It is impossible to focus the atonement properly until the biblical mode of Trinitarian and incarnational thought about Jesus Christ is embraced. The Trinitarian principle is that the three distinct persons within the divine unity--the Father, the Son, and the Holy Spirit--always work inseparably together, as in creation, so in providence and in every aspect of the work of redemption. The incarnational principle is that when the Son took to himself all the powers and capacities for experience that belong to human nature and began to live through his human body, mind, and identity, his sense of being the Father's Son was unaffected, and he knew and he did his Father's will, aided by the Spirit, at all a times. It was with his own will and his own love mirroring the Father's, therefore, that he took the place of human sinners exposed to divine judgment and laid down his life as a sacrifice for them, entering fully into the state and experience of death that was due to them. Then he rose from death to reign by the Father's appointment in the kingdom of God and from his throne to send the Spirit to induce faith in himself and in the saving work he had done, to communicate forgiveness and pardon, justification and adoption to the penitent, and to unite all believers to himself to share his risen life in foretaste of the full life of heaven that is to come. Since all this was planned by the holy Three in their eternal solidarity of mutual love, and since the Father's central purpose in it all was and is to glorify and exalt the Son as Savior and Head of a new humanity, smartypants notions like "divine child abuse" as a comment on the cross are supremely silly and as irreverent and wrong as they could possibly be (22)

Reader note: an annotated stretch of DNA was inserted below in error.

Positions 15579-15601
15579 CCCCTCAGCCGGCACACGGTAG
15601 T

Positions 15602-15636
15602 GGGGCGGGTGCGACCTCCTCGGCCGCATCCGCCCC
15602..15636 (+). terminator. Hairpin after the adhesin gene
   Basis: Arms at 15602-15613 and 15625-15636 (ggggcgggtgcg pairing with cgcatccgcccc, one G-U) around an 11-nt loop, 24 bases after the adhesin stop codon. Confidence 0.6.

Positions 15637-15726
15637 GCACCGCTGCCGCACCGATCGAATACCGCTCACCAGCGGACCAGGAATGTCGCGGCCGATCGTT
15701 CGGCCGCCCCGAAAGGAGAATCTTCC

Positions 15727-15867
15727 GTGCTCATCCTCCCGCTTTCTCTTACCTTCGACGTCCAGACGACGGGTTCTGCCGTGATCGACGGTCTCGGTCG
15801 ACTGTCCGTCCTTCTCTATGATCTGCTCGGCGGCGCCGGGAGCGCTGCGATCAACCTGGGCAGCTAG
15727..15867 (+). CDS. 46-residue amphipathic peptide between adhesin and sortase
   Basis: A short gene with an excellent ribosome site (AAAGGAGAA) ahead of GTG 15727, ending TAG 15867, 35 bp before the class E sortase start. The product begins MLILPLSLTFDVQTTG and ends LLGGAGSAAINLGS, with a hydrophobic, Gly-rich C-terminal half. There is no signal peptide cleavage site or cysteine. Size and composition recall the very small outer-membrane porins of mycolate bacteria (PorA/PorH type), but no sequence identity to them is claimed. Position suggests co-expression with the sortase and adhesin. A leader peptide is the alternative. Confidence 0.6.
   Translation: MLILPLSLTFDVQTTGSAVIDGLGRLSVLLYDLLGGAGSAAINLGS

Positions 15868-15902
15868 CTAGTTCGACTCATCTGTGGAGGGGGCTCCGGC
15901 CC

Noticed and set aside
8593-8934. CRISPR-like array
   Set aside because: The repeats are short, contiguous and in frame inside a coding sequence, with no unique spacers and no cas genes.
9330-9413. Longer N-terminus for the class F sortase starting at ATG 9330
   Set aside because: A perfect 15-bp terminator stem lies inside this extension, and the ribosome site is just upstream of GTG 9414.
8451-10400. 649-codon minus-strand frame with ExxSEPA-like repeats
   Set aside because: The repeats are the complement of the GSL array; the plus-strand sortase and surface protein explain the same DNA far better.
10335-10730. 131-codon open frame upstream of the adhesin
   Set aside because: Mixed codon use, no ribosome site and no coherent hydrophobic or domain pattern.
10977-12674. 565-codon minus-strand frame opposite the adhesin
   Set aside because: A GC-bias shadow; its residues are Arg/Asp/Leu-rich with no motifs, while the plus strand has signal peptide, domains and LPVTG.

How then did the cross actually redeem us, through Jesus' death? By reconciling us to God, ending the alienation and estrangement that were previously there, linking God and us together in new harmony, replacing enmity between us with friendship and peace, by means of the putting away of our sins. (See Rom. 5:11; Col. 1:19-22). So how did the cross actually reconcile us to God, and God to us? By being a propitiation, ending God's judicial wrath against us. (See Rom. 3:24) And how did the cross actually propitiate God? By being an event of substitution, whereby at the Father's will the sinless Son bore the retribution due to us as guilty ones. (See 2 Cor. 5:21; Gal. 3:13; Col. 2:14)
From The Heart of the Gospel